New Watchdog Group Puts Charity Ratings Online
The Chronicle of Philanthropy
May 16, 2002
A New Jersey nonprofit organization has entered the charity-rating business, and donors can check out the group's findings online. Charity Navigator rates nonprofit organizations' financial health based on both their short-term spending practices and their long-term prospects for success. So far, the organization has evaluated more than 1,100 national charities.
The organization was founded last year by John P. Dugan, a retired businessman.
Trent Stamp, Charity Navigator's executive director, says that when Mr. Dugan turned his sights to philanthropy, he was frustrated by what he perceived as a lack of objective, easy-to-use data that donors could use to help make giving decisions.
To help others avoid such difficulties, Charity Navigator gives the organizations it evaluates overall ratings of zero to four stars, which are determined by taking the groups' scores on short-term spending and long-term viability and comparing them with other charities in their fields.
The organization determines a charity's score for its short-term spending practices by looking at the percentage of the group's annual expenses devoted to administration, fund raising, and programs.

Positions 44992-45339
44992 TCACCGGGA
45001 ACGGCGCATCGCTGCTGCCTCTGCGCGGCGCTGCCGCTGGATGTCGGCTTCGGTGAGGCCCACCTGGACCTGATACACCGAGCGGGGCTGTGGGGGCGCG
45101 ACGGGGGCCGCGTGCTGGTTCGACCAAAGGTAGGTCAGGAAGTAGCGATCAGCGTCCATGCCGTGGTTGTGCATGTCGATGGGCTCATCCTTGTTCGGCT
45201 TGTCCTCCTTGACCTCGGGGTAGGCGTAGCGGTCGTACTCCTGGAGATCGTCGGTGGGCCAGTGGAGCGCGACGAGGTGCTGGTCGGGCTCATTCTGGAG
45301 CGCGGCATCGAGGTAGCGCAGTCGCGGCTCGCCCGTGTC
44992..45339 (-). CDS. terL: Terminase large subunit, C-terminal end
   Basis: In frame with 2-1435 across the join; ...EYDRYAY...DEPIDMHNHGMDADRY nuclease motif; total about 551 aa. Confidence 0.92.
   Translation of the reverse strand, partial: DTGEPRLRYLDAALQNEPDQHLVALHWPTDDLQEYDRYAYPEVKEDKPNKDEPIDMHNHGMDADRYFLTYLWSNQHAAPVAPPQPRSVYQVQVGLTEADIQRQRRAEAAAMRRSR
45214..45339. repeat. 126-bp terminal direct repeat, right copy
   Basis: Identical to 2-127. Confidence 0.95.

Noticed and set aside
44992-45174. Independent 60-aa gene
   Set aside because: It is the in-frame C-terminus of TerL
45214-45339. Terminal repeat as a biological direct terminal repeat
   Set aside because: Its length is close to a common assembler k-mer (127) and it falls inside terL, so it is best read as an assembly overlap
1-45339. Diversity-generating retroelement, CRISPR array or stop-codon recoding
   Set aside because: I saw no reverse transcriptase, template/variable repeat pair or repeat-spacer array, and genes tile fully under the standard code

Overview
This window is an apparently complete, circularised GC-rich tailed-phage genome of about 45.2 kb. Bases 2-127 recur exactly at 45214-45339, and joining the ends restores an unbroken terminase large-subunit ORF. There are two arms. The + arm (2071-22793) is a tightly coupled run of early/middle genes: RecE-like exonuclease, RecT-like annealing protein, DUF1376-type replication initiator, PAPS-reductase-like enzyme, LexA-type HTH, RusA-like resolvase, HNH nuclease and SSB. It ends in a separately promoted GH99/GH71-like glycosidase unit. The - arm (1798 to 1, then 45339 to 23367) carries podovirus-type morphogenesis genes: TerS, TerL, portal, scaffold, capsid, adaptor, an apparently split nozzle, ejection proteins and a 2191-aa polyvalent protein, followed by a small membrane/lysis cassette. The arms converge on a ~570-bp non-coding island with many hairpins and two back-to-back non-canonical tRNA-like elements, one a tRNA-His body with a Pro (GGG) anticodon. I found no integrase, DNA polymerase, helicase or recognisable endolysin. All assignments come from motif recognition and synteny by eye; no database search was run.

A charity's score for long-term sustainability is based on its revenue growth and growth in program expenses over two years and on how long a charity could maintain its current level of spending using only its cash reserves.
To raise awareness about its service among donors, Charity Navigator has run advertisements in People magazine, Time magazine, USA Today, and the The Wall Street Journal.
Rich Cowles, executive director of the Charities Review Council, a St. Paul charity that evaluates Minnesota nonprofit groups, calls Charity Navigator "a step in the right direction" and says the group has sound thinking behind its approach.
He cautions, however, that donors shouldn't make giving decisions based solely on Charity Navigator's ratings.
"Anytime you reduce organizations to ratings, it becomes simplistic," says Mr. Cowles. "It's important for donors to bear that in mind and use it as a tool."
Mr. Stamp is very clear that Charity Navigator's ratings seek to measure only nonprofit organizations' financial health, and he says that the organization encourages donors to ask charities questions about their programs and goals before making a donation.
"We can tell you how efficiently the Ocean Conservancy is spending your money this year," says Mr. Stamp. "We can't tell you how clean the Ocean Conservancy got the ocean."
To get there: Go to http://www.charitynavigator.org.
Reprinted with permission of The Chronicle of Philanthropy, http://philanthropy.com.